– September 26, 2017

David Ricardo’s classic book extolling free trade turns 200 years old this year. Its rediscovery could do much to improve current trends.

The Trump administration is looking for a new and improved NAFTA 23 years after the agreement went into effect. The negotiations spring from a mindset that free trade is an economic loser for the United States. Ricardo knew better. His “On the Principles of Political Economy and Taxation,” published in 1817, presented ideas that over time enabled England to grow “rich from its liberal policies,” in the words of another famed economist, Ludwig von Mises.

Besides being a successful London stock broker, Ricardo was a member of the British Parliament. Congress could use someone like him today because neither major party has such a vocal free trade advocate. President Trump calls NAFTA a jobs killer and threatens to pull the United States out of the agreement, but that stance elicits no pushback from anyone on Capitol Hill.

The United States has a $60 billion annual trade deficit with Mexico that Trump would like to see lessen or disappear. Likely Ricardo would have focused on the annual $1 trillion in trade among the United States, Canada, and Mexico.

“Under a system of perfectly free commerce, each country naturally devotes its capital and labour to such employments as are most beneficial to each,” Ricardo wrote in his “Principles.” “This pursuit of individual advantage is admirably connected with the universal good of the whole.” Further, “by stimulating industry, by regarding ingenuity, and by using most efficaciously the peculiar powers bestowed by nature, it [free commerce] distributes labour most effectively, and most economically: while, by increasing the general mass of productions, it diffuses general benefit, and binds together by one common tie of interest and intercourse, the universal society of nations throughout the civilized world.”

When’s the last time you heard something like that from the floor of Congress? Our representatives could certainly match Ricardo in verbosity but not in vision.

In the public life of his time, Ricardo was most famous for his opposition to British agricultural protection measures known as the Corn Laws. The laws would cause stagnation of the economy in channeling resources to less productive uses, he argued. Parliament repealed the Corn Laws in 1846, 23 years after Ricardo’s death, with British agriculture becoming more efficient after that, although not without some dislocations.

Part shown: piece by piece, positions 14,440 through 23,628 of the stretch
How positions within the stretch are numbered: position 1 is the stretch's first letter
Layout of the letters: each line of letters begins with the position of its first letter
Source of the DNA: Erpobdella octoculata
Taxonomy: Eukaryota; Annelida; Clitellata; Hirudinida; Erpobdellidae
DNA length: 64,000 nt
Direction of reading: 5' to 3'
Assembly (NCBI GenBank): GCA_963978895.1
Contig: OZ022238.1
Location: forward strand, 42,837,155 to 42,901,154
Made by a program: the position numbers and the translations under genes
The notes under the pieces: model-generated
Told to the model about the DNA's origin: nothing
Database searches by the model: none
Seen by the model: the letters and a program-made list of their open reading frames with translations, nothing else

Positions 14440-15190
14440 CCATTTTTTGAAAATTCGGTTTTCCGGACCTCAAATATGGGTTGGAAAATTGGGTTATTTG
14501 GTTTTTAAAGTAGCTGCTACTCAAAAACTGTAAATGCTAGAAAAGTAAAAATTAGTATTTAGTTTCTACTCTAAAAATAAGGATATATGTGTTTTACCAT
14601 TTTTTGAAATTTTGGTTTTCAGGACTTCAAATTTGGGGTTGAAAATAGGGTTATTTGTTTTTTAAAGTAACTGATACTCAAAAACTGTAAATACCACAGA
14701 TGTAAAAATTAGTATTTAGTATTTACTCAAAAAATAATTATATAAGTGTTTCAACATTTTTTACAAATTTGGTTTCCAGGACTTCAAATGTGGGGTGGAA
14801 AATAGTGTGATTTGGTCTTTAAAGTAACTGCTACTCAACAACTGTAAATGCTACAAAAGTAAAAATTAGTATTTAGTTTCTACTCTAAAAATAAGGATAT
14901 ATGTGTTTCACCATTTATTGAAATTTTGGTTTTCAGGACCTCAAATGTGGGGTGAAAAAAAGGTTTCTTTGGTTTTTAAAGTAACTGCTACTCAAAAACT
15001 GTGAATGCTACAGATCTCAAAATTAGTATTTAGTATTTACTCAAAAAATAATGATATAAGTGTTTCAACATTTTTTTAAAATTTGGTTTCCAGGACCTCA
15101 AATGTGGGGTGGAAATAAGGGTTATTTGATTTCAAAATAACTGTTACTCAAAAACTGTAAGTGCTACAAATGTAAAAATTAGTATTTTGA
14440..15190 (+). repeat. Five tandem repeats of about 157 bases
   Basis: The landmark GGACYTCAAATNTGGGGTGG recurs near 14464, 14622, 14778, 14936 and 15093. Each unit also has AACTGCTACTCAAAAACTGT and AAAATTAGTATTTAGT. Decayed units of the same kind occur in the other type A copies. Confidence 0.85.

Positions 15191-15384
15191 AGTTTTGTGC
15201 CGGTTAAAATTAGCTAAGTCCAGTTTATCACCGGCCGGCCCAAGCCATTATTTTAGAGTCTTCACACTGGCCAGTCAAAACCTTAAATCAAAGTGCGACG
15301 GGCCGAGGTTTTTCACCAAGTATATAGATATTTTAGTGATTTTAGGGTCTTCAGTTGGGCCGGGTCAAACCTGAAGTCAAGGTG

Today Ricardo is regarded as one of the founding fathers of classical economics, alongside fellow Britons Adam Smith, Thomas Robert Malthus, and John Stuart Mill.

Ricardo’s ideas are present in today’s economics textbooks, although they are often overlooked or little appreciated. His theory of comparative advantage suggests countries mutually benefit from trade by specializing in export goods they can produce at a lower opportunity cost than another country. An example he used was trade in cloth between England and Portugal. This is different than absolute advantage, in which one country can produce more goods than another country.

Economist Eric Chiang explains the idea using a hypothetical, simplified example with an economy consisting of just two commodities, crude oil and silicon chips, produced by the United States and Mexico. “At first glance you might wonder why the United States would even consider trading with Mexico,” Chiang writes in his textbook “CoreMicroeconomics.” “The United States has so much more production capacity than Mexico, so why wouldn’t it just produce all of its own crude oil and silicon chips? The answer lies in comparative advantage.”

Through some simple mathematics that identify opportunity costs, it becomes apparent that Mexico has a comparative advantage in oil production and the United States has a comparative advantage in making silicon chips. His example demonstrates that the United States can produce not just more silicon chips but more oil than Mexico.

“The two countries can engage in trade to their mutual benefit,” Chiang writes. “As long as relative production costs differ between countries, specialization and trade can be mutually beneficial, allowing all countries to consume more.” As the economies of trading partners become more equalized in size, the benefits of their comparative advantages grow, most economists say.

Some economists point to one of the conditions posited by Ricardo: that capital must be immobile for comparative advantage to work as theorized. Increased mobility of capital in today’s world can lead to offshoring and job losses. Thus some economists say comparative advantage does not necessarily apply to the contemporary economy. But global trade continues to expand. If comparative advantage is no longer operative it’s hard to imagine how this expansion would be taking place.

NAFTA hasn’t been without a downside. Some U.S. jobs have gone to Mexico because of lower production costs. Industries suffering comparative disadvantage often have to limit production and/or cut workers.

But NAFTA has worked to the overall betterment of the U.S. economy, with the low unemployment rate helping make the case. Writes Chiang: “By opening up more markets for U.S. products … NAFTA did stimulate economic growth, such that retrained workers may end up with new and better jobs.”